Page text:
Is there another such character in Shakespeare? Berowne? Much of Richard III? Later some of King Lear’s Edmund (as a bastard)? Outside Shakespeare, perhaps some of Ernst’s malcontents such as Chapman’s Bussy d’Ambois, or Dryden’s blustery Almanzor (“For I alone am king of me”) though neither has a sense of irony. But preventing him from being a tragic figure, the Bastard maintains a detached, ironic counterpoint to politics, mores, hypocrisy. After John knights him as Sir Richard, Plantagenet, he muses on how he must behave now he is nominally a courtier, ‘a foot of honour better than he was,’ and he wonderfully parodies the artifices of court life, how to ‘make a leg,’ suck his teeth, and memorize pickup lines from an absey-book, and “from the inward motion to deliver/ Sweet, sweet, sweet poison for the age’s tooth.” An outsider’s aside, outside the plot. Where else does Shakespeare just fool around with phony court behavior? Maybe with Bushy, Bagot, and Green in Richard II, but they are historical figures, integral to the plot and elemental to Richard’s character and reputation.

In the military action before the besieged city of Angiers, we return to warrior virility, the Bastard as a man of action, so forceful that Austria calls him a “cracker.” The Bastard dismisses wavering by both kings: “O now doth Death line his dead chaps with steel;/ The swords of soldiers are his teeth, his fangs/ … Cry ‘havoc!’ kings (II.i.352-3, 357), poetry so rhetorically rich as to border on satire if we still remember his send-up of courtly artifice. The next time one hears “Cry havoc!” it will be Henry V, the perfect warrior. But here, the Kings of England and France, after all their threats and bloodshed, compromise into an emasculating truce negotiated by the marriage of Louis the Dolphin to John’s niece, Blanche of Spain, and the Bastard muses on how self-interest and opportunism dilute patriotism, honor, and human character in his analysis of “commodity,” prefaced with “mad world, mad kings, mad composition!”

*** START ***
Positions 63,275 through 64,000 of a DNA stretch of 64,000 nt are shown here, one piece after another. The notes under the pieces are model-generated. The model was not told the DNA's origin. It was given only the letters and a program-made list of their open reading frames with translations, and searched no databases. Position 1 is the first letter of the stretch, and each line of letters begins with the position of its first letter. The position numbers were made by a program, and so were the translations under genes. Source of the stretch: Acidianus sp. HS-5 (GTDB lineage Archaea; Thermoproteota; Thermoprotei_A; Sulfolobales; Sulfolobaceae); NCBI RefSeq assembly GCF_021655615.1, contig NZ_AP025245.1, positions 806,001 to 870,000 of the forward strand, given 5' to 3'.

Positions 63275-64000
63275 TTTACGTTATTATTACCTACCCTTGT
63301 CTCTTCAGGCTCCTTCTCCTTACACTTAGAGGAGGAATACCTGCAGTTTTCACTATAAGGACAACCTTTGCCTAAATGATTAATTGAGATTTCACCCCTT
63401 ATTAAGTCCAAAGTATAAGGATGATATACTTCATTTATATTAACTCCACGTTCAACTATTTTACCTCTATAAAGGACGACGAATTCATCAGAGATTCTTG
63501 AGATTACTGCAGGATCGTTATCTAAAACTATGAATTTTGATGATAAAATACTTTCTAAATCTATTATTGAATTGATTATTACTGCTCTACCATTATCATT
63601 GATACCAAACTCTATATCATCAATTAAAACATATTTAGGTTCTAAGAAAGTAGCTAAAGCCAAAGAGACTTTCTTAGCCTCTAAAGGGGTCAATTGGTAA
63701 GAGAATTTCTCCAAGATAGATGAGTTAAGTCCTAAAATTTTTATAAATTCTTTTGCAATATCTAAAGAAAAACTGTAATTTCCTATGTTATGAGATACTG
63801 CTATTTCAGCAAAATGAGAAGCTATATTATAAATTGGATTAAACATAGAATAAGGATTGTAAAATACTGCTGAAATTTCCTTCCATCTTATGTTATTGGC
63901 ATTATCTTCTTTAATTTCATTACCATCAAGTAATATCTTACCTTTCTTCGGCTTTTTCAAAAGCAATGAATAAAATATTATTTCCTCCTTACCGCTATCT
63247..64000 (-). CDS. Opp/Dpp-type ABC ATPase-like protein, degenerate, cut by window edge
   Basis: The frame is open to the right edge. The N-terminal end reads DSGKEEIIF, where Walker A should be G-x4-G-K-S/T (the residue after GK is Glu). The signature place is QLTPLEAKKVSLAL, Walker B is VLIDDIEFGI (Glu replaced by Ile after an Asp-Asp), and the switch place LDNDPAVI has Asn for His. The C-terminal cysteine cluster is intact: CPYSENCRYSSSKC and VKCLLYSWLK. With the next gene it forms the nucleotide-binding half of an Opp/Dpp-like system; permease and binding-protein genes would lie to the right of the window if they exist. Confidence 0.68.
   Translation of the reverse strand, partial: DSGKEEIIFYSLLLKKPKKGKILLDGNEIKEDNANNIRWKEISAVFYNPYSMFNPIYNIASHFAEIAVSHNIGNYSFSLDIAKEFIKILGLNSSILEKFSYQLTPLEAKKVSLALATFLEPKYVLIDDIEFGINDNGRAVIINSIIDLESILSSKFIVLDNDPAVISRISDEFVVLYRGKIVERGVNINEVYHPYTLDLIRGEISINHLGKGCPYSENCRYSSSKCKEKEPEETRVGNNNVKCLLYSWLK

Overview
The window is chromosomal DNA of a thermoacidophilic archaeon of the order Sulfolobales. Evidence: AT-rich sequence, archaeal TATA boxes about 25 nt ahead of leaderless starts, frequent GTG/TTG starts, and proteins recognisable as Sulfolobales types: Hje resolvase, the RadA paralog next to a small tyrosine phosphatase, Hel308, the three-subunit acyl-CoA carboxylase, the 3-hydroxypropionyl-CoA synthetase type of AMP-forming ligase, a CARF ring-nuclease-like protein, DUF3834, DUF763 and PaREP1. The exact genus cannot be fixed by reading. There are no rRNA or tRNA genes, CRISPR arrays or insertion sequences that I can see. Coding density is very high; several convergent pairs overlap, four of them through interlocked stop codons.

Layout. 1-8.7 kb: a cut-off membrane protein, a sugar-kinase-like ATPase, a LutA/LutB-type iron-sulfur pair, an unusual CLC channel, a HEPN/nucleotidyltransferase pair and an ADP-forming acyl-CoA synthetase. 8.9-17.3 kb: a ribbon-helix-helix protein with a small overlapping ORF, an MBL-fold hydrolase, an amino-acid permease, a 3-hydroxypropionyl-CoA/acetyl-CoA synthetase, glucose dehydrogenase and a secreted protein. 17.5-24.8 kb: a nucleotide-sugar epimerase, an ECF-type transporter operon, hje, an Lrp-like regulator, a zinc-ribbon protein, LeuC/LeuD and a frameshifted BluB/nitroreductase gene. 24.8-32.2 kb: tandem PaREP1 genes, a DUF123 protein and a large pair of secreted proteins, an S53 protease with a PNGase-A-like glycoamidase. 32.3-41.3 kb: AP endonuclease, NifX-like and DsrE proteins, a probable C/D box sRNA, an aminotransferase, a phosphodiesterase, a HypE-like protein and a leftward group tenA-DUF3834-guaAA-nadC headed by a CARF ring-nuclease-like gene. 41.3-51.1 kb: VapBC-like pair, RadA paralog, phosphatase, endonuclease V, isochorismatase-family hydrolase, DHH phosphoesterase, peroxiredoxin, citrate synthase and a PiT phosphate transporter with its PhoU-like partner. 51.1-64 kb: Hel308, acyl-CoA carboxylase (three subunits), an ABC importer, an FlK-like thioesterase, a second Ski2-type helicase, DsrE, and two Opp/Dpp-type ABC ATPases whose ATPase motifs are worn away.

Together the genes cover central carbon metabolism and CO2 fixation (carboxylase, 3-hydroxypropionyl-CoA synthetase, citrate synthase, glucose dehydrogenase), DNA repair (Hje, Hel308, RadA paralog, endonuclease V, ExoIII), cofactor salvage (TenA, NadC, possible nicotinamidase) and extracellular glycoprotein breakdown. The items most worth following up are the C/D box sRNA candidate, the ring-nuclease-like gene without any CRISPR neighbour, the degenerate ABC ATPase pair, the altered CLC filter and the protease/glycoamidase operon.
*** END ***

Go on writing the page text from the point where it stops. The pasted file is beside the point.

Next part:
I find the commodity soliloquy one of the great pieces of commentary in Shakespeare, akin to Henry V on “ceremony” or Ulysses on “degree.” It is personal, illustrated by images from observed life (even noting that self-interest will cheat the poor maid of her only possession, her virginity), yet at the end of the soliloquy the Bastard deflects it with an ‘or not!’